It’s a development that means the potential applications of AI are primed for rapid growth. In the next 3-5 years, we predict LLMs could revolutionise key wealth management functions, particularly in client management, onboarding, compliance, and personalised communication. Leveraging natural language processing and machine learning, LLMs can automate time-sapping tasks like data entry, compliance verifications, and document processing, liberating wealth management professionals to focus on high-impact activities.

Just as crucially, the technology can enhance the client journey by delivering tailored and timely communication while pinpointing cross-selling and upselling opportunities. LLMs are also capable of fortifying firms’ regulatory compliance efforts. By automating rule-based triggers and interconnected workflows, compliance can be ‘baked into’ the client lifecycle at every stage.

Harnessing AI through specialist Wealth Management technology

At Wealth Dynamix, we are already harnessing the capability of AI and Machine Learning technologies. Providing our clients the benefit of cutting-edge technology within a solution purpose-built for wealth management teams, we give you the power of AI in a bespoke application.

Our solutions have been designed to revolutionise how advisers operate and engage with customers. Through personalised recommendations, they empower advisers to deliver tailored product and service suggestions based on an individual’s goals, preferences and needs while maintaining compliance every step of the way.

A full guide to our key AI and Machine Learning capabilities can be found here.

Spanning intelligent segmentation, sentiment analysis, speech-to-text technologies for transcribing calls and meetings, and AI-powered chatbots and assistants to extend normal servicing hours, AI is already helping our clients to be more efficient, compliant, profitable, and productive. It all begs the question of what tomorrow might bring.

Looking ahead

PwC research forecasts that assets ‘managed by robo-advisors will double in the next few years’. The 2023 Global Asset and Wealth Management Survey predicts the use of more AI-enabled digital platforms (to the tune of US$6 trillion by 2027), including an explosion of robo-advice, greater experimentation with the technology in the middle and back office and increased use for enhancing trading strategies and analysing unstructured data.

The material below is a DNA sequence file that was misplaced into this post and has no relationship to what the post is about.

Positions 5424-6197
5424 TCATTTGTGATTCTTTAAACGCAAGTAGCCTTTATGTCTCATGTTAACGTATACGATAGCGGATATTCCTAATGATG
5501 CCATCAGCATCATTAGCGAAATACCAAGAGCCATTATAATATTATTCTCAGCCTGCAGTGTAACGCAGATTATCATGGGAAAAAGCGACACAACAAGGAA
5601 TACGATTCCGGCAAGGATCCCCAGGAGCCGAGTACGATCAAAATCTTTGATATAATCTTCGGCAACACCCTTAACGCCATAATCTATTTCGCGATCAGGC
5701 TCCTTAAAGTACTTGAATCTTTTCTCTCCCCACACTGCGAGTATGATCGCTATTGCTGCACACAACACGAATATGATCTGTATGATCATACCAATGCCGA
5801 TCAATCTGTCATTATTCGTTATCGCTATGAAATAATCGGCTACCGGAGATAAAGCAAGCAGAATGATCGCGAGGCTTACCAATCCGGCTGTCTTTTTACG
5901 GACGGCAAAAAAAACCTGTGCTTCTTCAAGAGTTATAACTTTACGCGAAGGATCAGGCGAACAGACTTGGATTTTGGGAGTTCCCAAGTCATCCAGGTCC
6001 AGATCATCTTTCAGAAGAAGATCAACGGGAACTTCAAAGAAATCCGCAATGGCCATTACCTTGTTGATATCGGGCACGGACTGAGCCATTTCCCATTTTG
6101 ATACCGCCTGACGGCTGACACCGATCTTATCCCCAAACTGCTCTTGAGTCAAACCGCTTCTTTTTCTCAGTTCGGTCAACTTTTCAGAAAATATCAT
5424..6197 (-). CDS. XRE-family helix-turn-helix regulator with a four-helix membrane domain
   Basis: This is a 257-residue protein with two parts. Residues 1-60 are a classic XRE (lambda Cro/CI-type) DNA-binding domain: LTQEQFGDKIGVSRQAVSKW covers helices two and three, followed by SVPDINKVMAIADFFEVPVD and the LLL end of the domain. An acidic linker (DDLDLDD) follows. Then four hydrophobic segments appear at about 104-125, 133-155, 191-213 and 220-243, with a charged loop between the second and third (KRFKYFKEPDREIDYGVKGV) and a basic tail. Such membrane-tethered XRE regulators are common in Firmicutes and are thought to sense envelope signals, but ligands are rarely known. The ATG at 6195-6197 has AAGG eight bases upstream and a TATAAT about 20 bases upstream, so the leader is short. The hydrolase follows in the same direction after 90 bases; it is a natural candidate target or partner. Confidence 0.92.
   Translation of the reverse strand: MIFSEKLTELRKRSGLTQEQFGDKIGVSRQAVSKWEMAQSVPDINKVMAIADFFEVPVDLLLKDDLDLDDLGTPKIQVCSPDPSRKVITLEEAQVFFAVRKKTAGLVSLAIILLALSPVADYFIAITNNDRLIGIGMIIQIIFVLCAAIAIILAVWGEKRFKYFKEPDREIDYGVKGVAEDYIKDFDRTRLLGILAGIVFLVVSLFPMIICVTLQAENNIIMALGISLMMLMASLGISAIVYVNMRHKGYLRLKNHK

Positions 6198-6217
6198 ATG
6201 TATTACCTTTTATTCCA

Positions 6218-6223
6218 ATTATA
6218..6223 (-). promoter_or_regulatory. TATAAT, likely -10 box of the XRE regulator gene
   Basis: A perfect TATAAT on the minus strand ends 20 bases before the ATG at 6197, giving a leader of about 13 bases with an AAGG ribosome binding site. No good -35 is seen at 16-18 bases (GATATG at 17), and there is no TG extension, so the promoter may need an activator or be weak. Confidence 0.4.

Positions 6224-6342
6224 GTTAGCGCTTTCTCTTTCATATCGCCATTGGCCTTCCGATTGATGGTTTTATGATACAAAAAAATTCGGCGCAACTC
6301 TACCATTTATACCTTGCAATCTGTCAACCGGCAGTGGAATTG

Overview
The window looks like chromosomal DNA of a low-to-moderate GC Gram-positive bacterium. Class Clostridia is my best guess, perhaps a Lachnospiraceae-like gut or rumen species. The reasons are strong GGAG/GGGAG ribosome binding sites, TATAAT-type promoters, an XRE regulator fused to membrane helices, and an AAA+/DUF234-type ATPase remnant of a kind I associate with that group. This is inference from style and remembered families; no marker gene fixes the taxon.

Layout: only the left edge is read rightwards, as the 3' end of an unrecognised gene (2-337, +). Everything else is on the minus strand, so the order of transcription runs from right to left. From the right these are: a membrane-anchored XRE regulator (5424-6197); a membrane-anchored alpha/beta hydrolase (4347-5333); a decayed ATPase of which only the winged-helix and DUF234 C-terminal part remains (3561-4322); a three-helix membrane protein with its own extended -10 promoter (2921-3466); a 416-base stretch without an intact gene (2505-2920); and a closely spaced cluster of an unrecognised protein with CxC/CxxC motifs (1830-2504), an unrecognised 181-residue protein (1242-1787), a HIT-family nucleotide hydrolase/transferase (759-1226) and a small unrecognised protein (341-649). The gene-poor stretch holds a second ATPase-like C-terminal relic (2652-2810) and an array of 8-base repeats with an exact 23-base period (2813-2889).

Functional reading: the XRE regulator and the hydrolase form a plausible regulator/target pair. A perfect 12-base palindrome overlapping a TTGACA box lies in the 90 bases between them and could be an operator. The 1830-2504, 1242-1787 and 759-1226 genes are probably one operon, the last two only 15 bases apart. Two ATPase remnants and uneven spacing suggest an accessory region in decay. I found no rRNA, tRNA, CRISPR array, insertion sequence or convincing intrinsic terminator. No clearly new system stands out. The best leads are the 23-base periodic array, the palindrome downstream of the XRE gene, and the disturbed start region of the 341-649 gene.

It is contributing to a fast-moving and dynamic environment, though as summed up concisely at a recent Banking Innovation Summit, the cleverness of this new technology also presents yet more risks for the banking sector, necessitating its potential in the wrong hands to be considered too.

“Artificial intelligence is one of the best tools we’ve seen come along to reshape our society. And it’s also one of the best tools ever for a fraudster… who’s trying to get into your bank, find information, use that identity, and get through the KYC and the onboarding the first time.”

 Cassi Chandler, CEO, Vigeo Allian, Former Bank of America & FBI Special Agent

Moving at speed

In summary, AI is something of a technology juggernaut, accelerating at speed but not yet at full throttle. With advancements in algorithms, available data, specialised hardware, and collaboration yielding more intelligent and versatile systems, its powers are likely to grow exponentially over the next few years.

In the sector of wealth management, where the high cost-to-serve can prove prohibitive to scaling the business or even holding ground to the competition, ignoring this potential superpower could prove foolish. Given the current rate of technological progress, the potential gains of integrating AI technologies are only set to increase, underlining the need for CIOs and CEOs to place innovation firmly at the centre of their business strategy.  

Beyond our bespoke CLM technology, Capgemini’s 2023 ‘Right the Technology, write the future’ features several current use cases for AI within the sector, from providing a personalised approach to retirement planning to using natural language processing to deal with incoming emails more efficiently. It’s all evidence that AI technology is already reshaping the industry. The onus now is on both firms and FinTech providers to keep up.

For a demo of our Cloud-based AI-enabled SaaS technology, please contact us.